How to set ContentInsets on SwiftUI List

⋅ 1 min read ⋅ SwiftUI List iOS 15

Table of Contents
Content Insets.
Content Insets.

The content inset is an extra space that puts around scrollable content.

This extra space prevents the content from being hidden behind obstacles, e.g., a navigation bar or home indicator.

By default, SwiftUI automatically applies content inset around scrollable content such as ScrollView or List to avoid the system UI, e.g., top and bottom bars.

Here is an example of a SwiftUI list view. You can see that we have an extra space around the content, which makes it always visible.

The system automatically applies the default content insets.
The system automatically applies the default content insets.

You can easily support by checking out this sponsor.

Sponsor and reach thousands of iOS developers.

How to set ContentInsets on SwiftUI List

In UIKit, we can control this space by set contentInset property on a UIScrollView.

SwiftUI has no way to set this until iOS 15.

In iOS 15, SwiftUI can indirectly set content inset using .safeAreaInset modifier.

The .safeAreaInset modifier allows us to:

  1. Add a view to any edge to a modified view.
  2. The modified view is inset by the same height/width of that view.

In this example, we add a bottom button to a list view.

struct ContentView: View {
var body: some View {
NavigationStack {
List(0..<100) { i in
Text("Row \(i + 1)")
// 1
.safeAreaInset(edge: .bottom, content: {
// 2
Button {

} label: {
Text("Add new Row")
.frame(maxWidth: .infinity)

1 We apply .safeAreaInset to a list view. Specified that we want to add some view to the .bottom edge of scrollable content.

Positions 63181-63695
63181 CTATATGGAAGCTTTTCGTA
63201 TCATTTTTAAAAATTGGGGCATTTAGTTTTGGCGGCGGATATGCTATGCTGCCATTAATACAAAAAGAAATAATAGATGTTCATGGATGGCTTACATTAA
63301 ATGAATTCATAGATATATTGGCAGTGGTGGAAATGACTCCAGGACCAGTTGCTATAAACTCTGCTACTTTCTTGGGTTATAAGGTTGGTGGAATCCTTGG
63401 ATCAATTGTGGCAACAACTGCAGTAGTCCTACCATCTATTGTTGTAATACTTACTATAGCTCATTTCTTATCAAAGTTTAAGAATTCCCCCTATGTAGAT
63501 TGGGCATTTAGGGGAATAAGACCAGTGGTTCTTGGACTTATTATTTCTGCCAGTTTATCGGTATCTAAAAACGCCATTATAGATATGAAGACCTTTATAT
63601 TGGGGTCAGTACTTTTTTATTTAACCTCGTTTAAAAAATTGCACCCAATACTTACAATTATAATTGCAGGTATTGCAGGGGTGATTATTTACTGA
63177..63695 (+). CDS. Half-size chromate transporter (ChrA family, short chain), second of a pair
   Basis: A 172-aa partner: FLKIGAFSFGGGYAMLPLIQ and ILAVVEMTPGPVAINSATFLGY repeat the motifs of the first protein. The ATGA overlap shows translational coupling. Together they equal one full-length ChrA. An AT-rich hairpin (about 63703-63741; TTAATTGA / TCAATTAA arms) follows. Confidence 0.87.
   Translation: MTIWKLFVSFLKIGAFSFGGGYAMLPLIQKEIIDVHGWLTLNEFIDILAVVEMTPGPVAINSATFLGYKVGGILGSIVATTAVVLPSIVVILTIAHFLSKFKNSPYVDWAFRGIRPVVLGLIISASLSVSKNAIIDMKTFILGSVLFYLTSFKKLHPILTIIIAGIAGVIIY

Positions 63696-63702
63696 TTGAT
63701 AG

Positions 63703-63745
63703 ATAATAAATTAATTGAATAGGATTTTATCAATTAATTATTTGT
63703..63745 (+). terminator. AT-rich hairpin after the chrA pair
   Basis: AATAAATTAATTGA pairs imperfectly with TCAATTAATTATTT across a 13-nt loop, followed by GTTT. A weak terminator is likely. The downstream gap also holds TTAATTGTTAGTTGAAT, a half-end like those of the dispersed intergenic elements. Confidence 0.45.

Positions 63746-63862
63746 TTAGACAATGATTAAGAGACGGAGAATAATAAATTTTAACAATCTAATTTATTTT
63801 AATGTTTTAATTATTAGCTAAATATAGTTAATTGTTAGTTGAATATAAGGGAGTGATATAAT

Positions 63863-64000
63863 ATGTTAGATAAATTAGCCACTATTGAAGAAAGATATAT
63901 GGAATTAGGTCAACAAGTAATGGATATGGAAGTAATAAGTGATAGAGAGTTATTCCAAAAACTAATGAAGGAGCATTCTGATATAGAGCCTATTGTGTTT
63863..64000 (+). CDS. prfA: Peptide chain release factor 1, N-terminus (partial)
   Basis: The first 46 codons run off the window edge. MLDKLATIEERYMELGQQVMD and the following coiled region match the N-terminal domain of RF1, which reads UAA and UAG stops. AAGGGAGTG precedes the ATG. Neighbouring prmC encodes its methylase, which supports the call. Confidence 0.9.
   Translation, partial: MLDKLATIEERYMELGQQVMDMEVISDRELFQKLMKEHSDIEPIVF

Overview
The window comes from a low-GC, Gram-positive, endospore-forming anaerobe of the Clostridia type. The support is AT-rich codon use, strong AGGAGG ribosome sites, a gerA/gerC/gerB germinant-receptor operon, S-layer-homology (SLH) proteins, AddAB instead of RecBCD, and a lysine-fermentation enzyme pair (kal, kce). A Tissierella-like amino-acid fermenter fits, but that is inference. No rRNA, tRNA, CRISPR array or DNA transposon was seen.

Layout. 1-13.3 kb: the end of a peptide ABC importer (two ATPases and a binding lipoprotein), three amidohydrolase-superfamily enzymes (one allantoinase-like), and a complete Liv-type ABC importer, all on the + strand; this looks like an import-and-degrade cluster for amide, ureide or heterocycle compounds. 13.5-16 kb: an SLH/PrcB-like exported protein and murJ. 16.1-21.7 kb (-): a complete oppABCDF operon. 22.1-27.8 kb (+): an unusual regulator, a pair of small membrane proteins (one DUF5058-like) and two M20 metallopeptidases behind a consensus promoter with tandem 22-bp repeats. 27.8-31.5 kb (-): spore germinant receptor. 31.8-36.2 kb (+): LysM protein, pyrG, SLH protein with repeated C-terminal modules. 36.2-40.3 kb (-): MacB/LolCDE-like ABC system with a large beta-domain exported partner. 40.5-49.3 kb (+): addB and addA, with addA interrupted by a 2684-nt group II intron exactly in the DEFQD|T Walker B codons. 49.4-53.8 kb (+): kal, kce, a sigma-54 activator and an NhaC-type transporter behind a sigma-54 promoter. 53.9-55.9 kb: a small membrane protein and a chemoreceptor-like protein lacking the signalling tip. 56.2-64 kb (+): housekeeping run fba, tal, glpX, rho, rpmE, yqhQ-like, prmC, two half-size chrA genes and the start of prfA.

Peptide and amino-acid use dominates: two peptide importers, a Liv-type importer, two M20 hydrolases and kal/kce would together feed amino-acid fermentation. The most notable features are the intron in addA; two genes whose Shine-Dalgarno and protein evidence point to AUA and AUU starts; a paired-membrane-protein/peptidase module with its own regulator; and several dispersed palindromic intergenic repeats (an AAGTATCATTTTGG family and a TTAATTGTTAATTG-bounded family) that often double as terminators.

2 We provide a button as content. The button's total height will be used as an additional inset for the modifier view (List view).

As you can see, we can scroll to the end of the list, and all the rows are still visible.

Adding an inset using the `.safeAreaInset` modifier.
Adding an inset using the `.safeAreaInset` modifier.

Read more article about SwiftUI, List, iOS 15, or see all available topic

Enjoy the read?

If you enjoy this article, you can subscribe to the weekly newsletter.
Every Friday, you'll get a quick recap of all articles and tips posted on this site. No strings attached. Unsubscribe anytime.

Feel free to follow me on Twitter and ask your questions related to this post. Thanks for reading and see you next time.

If you enjoy my writing, please check out my Patreon and become my supporter. Sharing the article is also greatly appreciated.

Become a patron Buy me a coffee Tweet Share
How to check if code is in DEBUG or RELEASE build in Swift

Learn how to compile code only on a specific build configuration.

How to use AttributedString in UIKit

Learn how to use the new AttributedString inside UIKit components.

← Home